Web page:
MANHATTAN SCHOOLS

REGIONAL 15
PARISH/PRIVATE 12
PARTNERSHIP 3

ENROLLMENT

STUDENTS 9,085

FAITH DIVERSITY

Catholic 64%

RACIAL DIVERSITY

STUDENTS MEETING OR EXCEEDING 2016 PROFICIENCY STANDARDS

REGIONAL SUPERINTENDENT

DAMIAN HERMANN

BOARD OF TRUSTEES

Anthony Klarman (Chair)
Rev. Donald Baker (Co-Chair)
Rev. Brian McWeeney
Carole Angelino
Joseph Bardi
Jessica Bede
Frank Cicero
William Collins
John F. Donovan
Katherine Harman
James Hamilton
Scott Kern
Robert G. Neborak
Melanie Shugart
Damian Hermann (Regional Superintendent)
Paul Rich (Business Manager)

Our Manhattan schools have continued to invest in technological resources in the classroom and embrace a wide variety of innovative tools and instructional techniques in order to provide students with a cutting-edge education.

The Measures of Academic Progress (MAP) pilot program is particularly exciting, because of its ability to promote highly individualized and customized learning for our students. MAP allows students to test on a computer and generates subsequent questions based on the student’s answers to the preceding questions. If the student answers correctly, the next question will be harder; if the student answers incorrectly, the next question will be easier. The results of this innovative method of assessing academic progress allows our teachers to measure both individual student progress and overall class performance. Lesson plans can then be tailored to challenge all students accordingly.

Additionally, four of our Manhattan schools have instituted computer coding classes into their curriculum. Thanks to a generous private donation, Incarnation School in Washington Heights joined Transfiguration School, Our Lady of Lourdes and St. Stephen of Hungary in implementing a computer programming and coding course. These innovative curriculum improvements underscore the Manhattan region’s passionate commitment to equipping our students with the necessary STEM skills to compete in our global economy.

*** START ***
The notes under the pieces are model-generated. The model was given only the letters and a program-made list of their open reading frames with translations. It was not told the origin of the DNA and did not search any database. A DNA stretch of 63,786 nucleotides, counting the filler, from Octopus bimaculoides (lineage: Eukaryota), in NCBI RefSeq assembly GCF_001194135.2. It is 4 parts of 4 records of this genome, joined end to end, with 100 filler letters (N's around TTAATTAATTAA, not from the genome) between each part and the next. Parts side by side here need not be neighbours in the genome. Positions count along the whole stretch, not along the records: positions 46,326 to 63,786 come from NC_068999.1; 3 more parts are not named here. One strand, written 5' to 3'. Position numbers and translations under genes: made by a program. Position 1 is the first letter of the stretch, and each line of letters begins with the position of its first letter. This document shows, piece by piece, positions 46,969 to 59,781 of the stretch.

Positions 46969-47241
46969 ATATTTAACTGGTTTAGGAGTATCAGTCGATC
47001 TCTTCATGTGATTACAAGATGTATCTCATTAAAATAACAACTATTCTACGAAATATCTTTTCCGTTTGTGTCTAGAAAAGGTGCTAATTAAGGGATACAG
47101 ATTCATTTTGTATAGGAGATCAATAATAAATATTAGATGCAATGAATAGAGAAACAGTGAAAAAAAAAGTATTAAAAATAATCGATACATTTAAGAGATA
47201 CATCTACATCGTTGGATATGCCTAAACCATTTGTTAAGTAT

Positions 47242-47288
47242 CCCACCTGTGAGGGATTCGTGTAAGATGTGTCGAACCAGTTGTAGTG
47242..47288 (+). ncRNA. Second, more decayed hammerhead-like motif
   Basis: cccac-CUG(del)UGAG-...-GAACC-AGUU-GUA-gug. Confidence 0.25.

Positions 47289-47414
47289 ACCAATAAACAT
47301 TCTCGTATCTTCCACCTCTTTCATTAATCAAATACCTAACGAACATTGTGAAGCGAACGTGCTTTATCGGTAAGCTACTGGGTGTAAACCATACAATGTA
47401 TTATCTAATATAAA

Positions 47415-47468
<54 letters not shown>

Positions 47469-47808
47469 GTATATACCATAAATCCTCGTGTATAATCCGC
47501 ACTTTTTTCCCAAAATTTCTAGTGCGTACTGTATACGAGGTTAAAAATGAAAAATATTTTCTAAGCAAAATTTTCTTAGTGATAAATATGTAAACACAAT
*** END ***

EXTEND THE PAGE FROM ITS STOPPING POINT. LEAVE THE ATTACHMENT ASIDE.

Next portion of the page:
Our Lady Queen of Martyrs (OLQM) in Inwood has also capitalized on its extremely unique facility by implementing an experiential biology program. Besides housing a greenhouse on the roof of the school building, OLQM encourages interactive learning with its “animal friendly atmosphere” and introduces students to meteorology by incorporating a “WeatherBug” station, also on the roof, into their science curriculum.

Lastly, our schools have also achieved innovative improvements to their “more traditional” educational resources. For example, in October, the School of the Blessed Sacrament on the Upper West Side celebrated the opening of its newly renovated library—the Rosalie MacWilliam Memorial Library—an inspiring study and learning space for students to further their intellectual growth.